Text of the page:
Fiction Writing Workshop 3: I Stand Corrected

My beautiful skyline in Chicago

          My beautiful skyline in Chicago

The more I read, the more I learn, the more I realize I have so much farther to go. It’s like a view from the bottom of a building looking up: the closer you get, the taller and more daunting the building seems. But there you are, closer to climbing it, until you’re standing right next to it’s expansive wall, and you think, “Good God, what have I done?”

In high school, I knew I wasn’t vey well read. It didn’t really bother me because I still read a lot– just not good books, necessarily. Reading the classics was like pulling teeth; reading quality contemporary literature was just not a thing on my mind. Then I started to become more serious about writing, and reading became the paramount deficit in my education. I snatched up everything: Faulkner, Shakespeare, Bronte, Voltaire, Chaucer, Spenser, Wilde, Dickens, Balzac, Miller, Steinbeck, Emerson, Baldwin, Poe, Elliot, Morrison, and need I go on?

So I read all these books and composed my views of fiction:

  1. Character is the be-all end-all.
  2. I couldn’t care less about plot.
  3. The writer should have negative impact on the work.

I knew these views were extreme, but you must realize that they weren’t voluntary–they were born from the post-structuralist literature I was reading and the wiggidy-wack post-deconstructionism I was told to aim for. So, naturally, I decided to blow the concept of literature up, but failed horribly in that I was around 50 years too late (hundreds of years late, if we bring Keats into this).

The time period from which my work would be considered "cutting-edge" and "ahead of the curve"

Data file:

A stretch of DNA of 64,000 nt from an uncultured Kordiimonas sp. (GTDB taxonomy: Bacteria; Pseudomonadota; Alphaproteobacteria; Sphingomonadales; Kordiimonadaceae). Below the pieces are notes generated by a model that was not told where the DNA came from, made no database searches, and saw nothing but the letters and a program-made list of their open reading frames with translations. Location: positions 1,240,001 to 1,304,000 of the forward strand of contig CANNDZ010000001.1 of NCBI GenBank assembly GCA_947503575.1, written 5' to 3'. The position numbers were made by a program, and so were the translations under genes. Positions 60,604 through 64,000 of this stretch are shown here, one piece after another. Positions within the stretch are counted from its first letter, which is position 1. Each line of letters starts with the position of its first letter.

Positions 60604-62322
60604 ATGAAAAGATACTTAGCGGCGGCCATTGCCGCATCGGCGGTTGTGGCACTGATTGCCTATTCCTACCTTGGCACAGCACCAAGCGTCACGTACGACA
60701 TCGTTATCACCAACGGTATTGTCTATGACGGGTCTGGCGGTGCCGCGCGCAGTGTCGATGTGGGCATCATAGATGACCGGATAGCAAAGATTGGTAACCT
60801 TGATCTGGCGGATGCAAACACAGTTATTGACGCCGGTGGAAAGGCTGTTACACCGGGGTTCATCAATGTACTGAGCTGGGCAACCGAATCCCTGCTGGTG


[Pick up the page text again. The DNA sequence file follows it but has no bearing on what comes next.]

The time period from which my work would be considered “cutting-edge” and “ahead of the curve”

I’ve been riding out this writer’s crisis for about a year now, certain in my inability to innovate radically without a firm grasp on current literature, and uncertain of my ability to get through the classics in the next 60 years, let alone hit up the best sellers list now. There was also the tricky issue of timing and creation; writers have to get just ahead of the curve, not a hundred years ahead of their time, or they’ll be overlooked, forgotten, and die with their own work. You can’t be on the curve, either, because then you’re just like everyone else. So the writer needs to find that sweet spot. By sweet, I mean as mind-blowing explosive and amazing as a sentence by Virginia Woolf, and by spot, I mean an infinitesimally small period at the end of one of Hemingway’s sentences.

And even here, in my mixed metaphor and simile, I’ve exposed my datedness. Why is everyone I’m just learning to love dead?




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